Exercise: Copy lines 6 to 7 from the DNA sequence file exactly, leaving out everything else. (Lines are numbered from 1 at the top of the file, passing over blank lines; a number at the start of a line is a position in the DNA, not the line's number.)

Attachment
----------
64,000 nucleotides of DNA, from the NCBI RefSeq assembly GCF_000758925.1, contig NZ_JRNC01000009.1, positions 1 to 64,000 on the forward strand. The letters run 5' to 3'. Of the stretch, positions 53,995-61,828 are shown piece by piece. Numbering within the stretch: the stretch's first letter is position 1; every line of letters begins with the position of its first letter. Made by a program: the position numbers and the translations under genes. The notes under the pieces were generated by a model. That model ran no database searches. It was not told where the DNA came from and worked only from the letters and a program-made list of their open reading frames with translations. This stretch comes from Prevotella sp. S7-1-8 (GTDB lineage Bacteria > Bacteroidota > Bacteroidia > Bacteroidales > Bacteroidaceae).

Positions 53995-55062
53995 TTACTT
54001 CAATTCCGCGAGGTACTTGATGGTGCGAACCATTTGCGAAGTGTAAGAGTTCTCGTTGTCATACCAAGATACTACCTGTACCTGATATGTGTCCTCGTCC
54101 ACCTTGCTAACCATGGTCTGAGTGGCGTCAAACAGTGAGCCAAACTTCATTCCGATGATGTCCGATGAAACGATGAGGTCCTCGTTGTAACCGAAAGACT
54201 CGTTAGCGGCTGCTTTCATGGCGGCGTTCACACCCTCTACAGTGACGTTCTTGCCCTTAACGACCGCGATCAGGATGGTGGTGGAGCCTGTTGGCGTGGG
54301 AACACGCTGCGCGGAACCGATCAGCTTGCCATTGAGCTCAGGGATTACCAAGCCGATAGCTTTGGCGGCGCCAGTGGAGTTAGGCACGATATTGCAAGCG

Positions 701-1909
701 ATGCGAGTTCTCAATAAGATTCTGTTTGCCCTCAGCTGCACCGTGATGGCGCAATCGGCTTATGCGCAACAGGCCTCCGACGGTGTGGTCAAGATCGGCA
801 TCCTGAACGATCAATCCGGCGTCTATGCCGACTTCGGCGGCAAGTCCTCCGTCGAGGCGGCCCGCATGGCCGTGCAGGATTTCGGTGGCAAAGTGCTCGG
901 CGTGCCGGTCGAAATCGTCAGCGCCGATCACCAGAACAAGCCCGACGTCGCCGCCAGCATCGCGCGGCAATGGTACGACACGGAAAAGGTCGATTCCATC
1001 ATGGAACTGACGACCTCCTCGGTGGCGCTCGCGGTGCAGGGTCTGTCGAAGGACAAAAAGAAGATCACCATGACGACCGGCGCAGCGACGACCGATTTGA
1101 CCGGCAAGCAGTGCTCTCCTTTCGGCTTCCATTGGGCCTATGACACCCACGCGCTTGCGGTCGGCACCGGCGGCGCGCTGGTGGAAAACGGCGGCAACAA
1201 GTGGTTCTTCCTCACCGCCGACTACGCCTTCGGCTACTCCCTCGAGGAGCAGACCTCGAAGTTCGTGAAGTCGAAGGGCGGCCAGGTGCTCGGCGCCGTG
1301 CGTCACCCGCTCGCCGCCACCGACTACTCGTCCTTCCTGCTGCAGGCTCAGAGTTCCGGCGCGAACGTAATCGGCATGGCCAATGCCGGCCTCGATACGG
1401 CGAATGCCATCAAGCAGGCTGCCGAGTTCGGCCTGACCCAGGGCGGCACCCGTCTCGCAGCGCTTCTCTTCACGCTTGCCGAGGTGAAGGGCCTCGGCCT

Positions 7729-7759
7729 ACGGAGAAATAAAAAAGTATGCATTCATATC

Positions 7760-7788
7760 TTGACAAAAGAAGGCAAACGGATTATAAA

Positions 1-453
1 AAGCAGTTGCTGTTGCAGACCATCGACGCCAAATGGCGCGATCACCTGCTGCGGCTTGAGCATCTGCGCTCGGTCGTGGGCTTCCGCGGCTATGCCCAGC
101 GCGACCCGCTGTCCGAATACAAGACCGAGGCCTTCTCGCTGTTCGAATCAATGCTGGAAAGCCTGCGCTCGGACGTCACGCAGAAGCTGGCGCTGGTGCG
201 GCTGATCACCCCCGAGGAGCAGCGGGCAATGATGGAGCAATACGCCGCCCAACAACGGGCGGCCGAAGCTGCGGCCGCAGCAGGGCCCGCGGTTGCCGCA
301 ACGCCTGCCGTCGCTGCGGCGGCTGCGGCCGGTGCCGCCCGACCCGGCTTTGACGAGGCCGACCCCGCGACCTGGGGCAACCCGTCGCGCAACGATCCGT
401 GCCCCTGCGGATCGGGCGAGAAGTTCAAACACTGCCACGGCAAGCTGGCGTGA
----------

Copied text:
54201 CGTTAGCGGCTGCTTTCATGGCGGCGTTCACACCCTCTACAGTGACGTTCTTGCCCTTAACGACCGCGATCAGGATGGTGGTGGAGCCTGTTGGCGTGGG
54301 AACACGCTGCGCGGAACCGATCAGCTTGCCATTGAGCTCAGGGATTACCAAGCCGATAGCTTTGGCGGCGCCAGTGGAGTTAGGCACGATATTGCAAGCG